In 1949 he joined a jam session in Paris with Sidney Bechet, Charlie Parker, Miles Davis,Max Roach and others. He first heard the faster bebop style of jazz from records by Parker and Dizzy Gillespie after they had reached Belgium after the war. They became his musical "prophets." As his small collection of jazz records grew, the music of Benny Goodman and Lester Young began to impress him the most.
During a visit to the U.S. in 1948, an agent of Benny Goodman heard him play at a small New York music club. Not long after he returned to his home in Belgium, he received a letter inviting him to join Goodman's band while they toured in Europe, which he readily accepted and joined their tours in 1949 and 1950. During the tour, Goodman was "shocked" when he learned that these tours were the first time Thielemans had earned money from his playing. Although Thielemans was hired on as a guitarist, when Goodman's group debuted at the London Palladium, he played the harmonica due to union restrictions.
During those years, he also made his first record with fellow band member, tenor saxophonist Zoot Sims. In 1951 he toured with singer-songwriter and compatriot Bobbejaan Schoepen, performing strictly as a guitarist.
Thielemans moved to the United States in 1952 where he was a member of Charlie Parker's All-Stars and worked with Miles Davis and Dinah Washington. In 1957 he became a U.S. citizen. From 1953 to 1959 he played guitar and harmonica with the George Shearing Quintet. With Shearing, he added whistling to his repertoire. While playing in Hamburg in 1960 on tour with Shearing, a young musician and observer - John Lennon - noticed that Thielemans played a Rickenbacker guitar. Lennon was impressed, and felt he had to have an American guitar, on the principle that "if was good enough for Thielemans it was good enough for me." Lennon and the Beatles helped make Rickenbacker world-famous.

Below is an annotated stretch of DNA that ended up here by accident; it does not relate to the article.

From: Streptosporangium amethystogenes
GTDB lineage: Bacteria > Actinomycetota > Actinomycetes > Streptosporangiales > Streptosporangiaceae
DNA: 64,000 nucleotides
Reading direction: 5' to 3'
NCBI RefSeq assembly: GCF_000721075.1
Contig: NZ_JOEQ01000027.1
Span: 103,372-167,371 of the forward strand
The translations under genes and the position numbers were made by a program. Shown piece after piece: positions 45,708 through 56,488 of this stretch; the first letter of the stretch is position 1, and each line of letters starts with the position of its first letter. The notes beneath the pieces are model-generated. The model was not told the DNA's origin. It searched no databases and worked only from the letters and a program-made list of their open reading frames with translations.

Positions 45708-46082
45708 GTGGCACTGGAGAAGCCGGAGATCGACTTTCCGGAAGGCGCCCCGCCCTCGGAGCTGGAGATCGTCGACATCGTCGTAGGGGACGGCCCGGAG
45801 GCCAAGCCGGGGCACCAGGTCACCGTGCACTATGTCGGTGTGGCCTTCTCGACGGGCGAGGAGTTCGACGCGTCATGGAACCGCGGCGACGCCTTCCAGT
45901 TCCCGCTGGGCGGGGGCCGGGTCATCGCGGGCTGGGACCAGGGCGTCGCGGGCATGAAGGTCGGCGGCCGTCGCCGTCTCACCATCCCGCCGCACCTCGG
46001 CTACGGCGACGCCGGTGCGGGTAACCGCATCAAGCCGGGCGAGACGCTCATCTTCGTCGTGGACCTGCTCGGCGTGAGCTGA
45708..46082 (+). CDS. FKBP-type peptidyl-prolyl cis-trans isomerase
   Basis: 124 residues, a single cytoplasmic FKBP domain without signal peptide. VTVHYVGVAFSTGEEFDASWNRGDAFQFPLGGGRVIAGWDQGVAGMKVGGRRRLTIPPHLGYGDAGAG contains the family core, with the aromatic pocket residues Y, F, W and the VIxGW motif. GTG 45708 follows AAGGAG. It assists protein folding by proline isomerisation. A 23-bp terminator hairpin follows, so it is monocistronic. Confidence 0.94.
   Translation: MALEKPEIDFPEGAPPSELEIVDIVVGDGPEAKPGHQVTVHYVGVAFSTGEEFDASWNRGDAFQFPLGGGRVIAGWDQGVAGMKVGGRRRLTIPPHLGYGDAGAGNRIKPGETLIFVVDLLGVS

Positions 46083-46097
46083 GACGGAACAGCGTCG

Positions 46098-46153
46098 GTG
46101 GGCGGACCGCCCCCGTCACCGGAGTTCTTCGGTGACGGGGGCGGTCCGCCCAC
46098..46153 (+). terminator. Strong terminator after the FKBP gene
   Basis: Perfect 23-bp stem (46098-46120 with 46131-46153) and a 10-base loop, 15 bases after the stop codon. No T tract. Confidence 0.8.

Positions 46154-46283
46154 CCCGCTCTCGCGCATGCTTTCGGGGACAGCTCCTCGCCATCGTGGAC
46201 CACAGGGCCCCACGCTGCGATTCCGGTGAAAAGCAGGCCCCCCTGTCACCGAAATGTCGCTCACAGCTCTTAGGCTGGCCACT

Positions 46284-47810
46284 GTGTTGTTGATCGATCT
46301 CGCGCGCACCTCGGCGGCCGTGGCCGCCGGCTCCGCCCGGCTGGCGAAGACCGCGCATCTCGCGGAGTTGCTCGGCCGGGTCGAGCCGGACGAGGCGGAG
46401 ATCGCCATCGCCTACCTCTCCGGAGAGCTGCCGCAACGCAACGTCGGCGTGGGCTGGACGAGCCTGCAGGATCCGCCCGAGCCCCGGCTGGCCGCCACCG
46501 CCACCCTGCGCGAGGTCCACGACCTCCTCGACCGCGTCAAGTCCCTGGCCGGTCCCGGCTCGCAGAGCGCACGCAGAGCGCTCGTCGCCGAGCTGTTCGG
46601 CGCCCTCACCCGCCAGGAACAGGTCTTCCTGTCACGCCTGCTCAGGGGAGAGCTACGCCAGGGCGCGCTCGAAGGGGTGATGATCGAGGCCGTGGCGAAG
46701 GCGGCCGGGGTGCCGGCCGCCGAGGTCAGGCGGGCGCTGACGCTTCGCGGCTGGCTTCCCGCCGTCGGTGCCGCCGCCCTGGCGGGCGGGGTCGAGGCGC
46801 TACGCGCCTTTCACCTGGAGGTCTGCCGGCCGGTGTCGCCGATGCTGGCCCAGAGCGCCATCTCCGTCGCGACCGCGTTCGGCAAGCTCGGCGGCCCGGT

Inn 1955, Thielmans he recorded his first album as a band leader, "The Sound." During the 1950s, Thielemans had dominated the "miscellaneous instrument" category in Down Beat magazine's poll. Jerry Murad, of Jerry Murad's Harmonicats recalls Thielemans' mastery:
Toots played the harmonica in much the same manner that many of the great jazz artists of that time played their respective instruments. No one played harmonica like Toots. I felt like throwing my harmonica away.
From 1959 on he toured internationally with his small group along with intermittently recording in the studio. He recorded with singers and musicians including Ella Fitzgerald,Pat Metheny, Jaco Pastorius, Stephane Grappelli, J.J. Johnson, Oscar Peterson, Shirley Horn, Joe Pass, and jazz pianist Bill Evans, among others. Thielemans says that his recording with Evans' trio, Affinity, (1979) was one of his favorites.